Recent Molecular Approaches for Development of Value-Added Products From Lignocellulosic Food Waste

Recent Molecular Approaches for Development of Value-Added Products From Lignocellulosic Food Waste

Javed Abdulsalam Mulla (Institute of Bioinformatics and Biotechnology, India)
Copyright: © 2019 |Pages: 10
DOI: 10.4018/978-1-5225-7706-5.ch004


The escalating global population has led to an ever-increasing demand for food processing industries, and as a result, the generation of huge amounts of food waste. The severity of this problem is augmented due to dawdling development of effective waste treatment and disposal strategies. In a quest of potential alternative bioenergy resources, lignocellulose is proven to be a good, abundantly available raw material on the land as a leftover of agricultural and industrial byproduct made up cellulose, hemicelluloses, and lignin. It is mostly utilized for biofuels, bio-ethanol production, and other value-added products. The development of the conversion of lignocellulosic biomass to fine chemicals still remains a big challenge. The deciphering molecular mechanism and effective cellulase and hemicellulases producing microorganisms might successfully be accomplished with transcriptome, proteome, and recombinant DNA technology; these are discussed in this chapter.
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Lignocellulose is a common term used to explain biomass of plant. Most of the food and food processing industry waste are lignocellulosic in nature with a global estimate of up to 1.3billion tons/year (Ravindran and Jaiswal, 2015). The many value added products are routinely generated fromreducing sugars obtained hydrolysis of Lignocellulose viz bioethanol, biogas, organic acids, enzymes and biosorbents. It is highly inexpensive renewable carbon resource having 75% of polysaccharide (Sun & Cheng, 2002).

In general it is composed of cellulose (40 to 50%) and hemicelluloses (25 to 30%) and lignin (10 to 20%) (Wyman et al., 1999). Lignin is a non carbohydrate polyphenolic compound. Cellulose hydrolysates comprise glucose and various levels of cellobiose and other glucose oligomers. On the other hand, hemicellulose hydrolysates are more complex mixtures as they include several hexoses (glucose, galactose, and mannose) and pentoses (xylose and arabinose) (Wiselogel et al., 1996). The food processing industry in the all over world is progressing at a very fast speed. Such an increasing industralisation can give rise to more waste that is ultimately left untreated due to lack of treatment options. The land filling could be the cheapest option for waste management by many industries. Incineration could be the one approach but it requires a lot of expenditure of energy recourses. However second one is composting of food waste are time consuming and sluggish. However improper disposal treatment of these waste leads to their putrefaction giving rise to toxic gases such as methane and leaching of other toxic liquids proving hazardous to the environment. Being the plenty and easy availability of food waste, exploitation of value added products from them is meagerly studies. Most of the waste generated from the food industry is lignocellulosic in nature, and thus can be used as potential substrates for the production of high value products.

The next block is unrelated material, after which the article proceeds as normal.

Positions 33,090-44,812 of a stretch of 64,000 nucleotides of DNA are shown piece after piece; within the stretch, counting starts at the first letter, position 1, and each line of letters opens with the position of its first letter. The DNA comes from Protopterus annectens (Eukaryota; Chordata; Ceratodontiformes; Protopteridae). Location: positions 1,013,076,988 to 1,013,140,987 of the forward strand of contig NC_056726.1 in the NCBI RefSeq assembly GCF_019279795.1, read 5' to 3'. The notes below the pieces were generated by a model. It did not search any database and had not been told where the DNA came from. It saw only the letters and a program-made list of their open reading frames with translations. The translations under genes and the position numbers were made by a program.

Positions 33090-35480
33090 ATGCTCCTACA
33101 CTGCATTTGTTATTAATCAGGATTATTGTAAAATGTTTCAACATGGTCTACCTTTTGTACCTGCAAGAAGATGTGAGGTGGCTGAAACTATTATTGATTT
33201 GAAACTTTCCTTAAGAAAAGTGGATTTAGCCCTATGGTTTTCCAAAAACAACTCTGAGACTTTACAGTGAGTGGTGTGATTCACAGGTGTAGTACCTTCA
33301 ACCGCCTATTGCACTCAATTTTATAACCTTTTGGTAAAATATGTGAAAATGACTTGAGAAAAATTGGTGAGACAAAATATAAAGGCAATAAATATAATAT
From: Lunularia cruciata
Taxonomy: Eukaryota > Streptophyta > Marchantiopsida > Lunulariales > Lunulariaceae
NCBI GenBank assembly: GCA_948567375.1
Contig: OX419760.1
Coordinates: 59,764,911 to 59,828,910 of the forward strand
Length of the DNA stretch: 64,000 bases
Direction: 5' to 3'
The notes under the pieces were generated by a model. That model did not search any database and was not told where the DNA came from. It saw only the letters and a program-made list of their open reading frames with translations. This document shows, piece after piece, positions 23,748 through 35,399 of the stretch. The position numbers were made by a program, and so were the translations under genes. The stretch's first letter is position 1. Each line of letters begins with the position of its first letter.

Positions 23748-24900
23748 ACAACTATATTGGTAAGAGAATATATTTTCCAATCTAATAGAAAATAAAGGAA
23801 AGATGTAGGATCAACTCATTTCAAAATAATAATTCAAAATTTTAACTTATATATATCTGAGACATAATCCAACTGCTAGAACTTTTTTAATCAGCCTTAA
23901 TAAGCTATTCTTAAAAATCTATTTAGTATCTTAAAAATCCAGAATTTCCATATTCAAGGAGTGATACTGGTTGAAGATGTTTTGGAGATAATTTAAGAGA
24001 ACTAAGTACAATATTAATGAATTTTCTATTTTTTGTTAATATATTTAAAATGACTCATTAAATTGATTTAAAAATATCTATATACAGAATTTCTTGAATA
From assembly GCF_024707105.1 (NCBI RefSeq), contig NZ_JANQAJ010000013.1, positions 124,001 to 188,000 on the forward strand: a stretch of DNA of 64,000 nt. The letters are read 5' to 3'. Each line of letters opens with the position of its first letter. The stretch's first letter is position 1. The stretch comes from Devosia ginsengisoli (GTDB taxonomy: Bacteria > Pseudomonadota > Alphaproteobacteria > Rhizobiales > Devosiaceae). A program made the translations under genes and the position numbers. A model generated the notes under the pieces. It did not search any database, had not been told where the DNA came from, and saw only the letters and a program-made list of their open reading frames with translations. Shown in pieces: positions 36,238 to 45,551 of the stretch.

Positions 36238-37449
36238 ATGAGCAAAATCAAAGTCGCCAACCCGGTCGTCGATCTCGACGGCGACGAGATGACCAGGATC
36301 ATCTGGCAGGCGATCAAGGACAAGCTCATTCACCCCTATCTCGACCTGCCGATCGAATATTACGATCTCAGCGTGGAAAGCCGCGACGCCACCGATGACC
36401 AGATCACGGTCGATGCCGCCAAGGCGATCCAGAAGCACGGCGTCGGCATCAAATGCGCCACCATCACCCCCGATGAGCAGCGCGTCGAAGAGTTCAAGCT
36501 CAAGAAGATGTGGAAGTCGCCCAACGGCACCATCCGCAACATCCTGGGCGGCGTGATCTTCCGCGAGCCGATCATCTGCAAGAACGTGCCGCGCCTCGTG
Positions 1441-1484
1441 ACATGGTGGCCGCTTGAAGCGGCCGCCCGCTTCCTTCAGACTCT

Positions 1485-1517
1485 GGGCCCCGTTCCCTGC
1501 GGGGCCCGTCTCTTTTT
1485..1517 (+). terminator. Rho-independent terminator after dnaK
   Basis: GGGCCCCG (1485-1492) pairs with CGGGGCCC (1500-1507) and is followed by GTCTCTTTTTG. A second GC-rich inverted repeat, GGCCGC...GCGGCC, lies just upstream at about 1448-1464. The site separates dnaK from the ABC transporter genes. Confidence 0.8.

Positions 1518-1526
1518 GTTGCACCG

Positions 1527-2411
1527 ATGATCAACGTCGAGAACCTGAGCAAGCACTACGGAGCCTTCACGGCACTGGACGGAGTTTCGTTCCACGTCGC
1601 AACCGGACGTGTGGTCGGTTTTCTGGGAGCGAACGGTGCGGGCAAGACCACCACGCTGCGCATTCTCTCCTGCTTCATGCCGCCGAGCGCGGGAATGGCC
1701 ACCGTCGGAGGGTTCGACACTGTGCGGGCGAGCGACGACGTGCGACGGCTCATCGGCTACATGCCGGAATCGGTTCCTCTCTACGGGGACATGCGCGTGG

One such problem that needs to be addressed immediately is the carbohydrate source used for enzyme production. Theoretically, it is possible to recycle cheap carbohydrate sources from industries and use it as a sugar source for enzyme production. However, the heterogeneous nature of biomass carbohydrate sources hinders them to be efficient nutrients leading to incompetent growth of the enzyme producing microorganisms. This is due to the fact that 5-C and 6-C sugars are absorbed by the microbe at different rates during fermentation (Abdel- Rahman et al., 2015). Furthermore these carbohydrate sources comprises of other substances that may act as inhibitors for microbial growth, and leads to poor fermentation yields and subsequently raising the production costs for the desired products.

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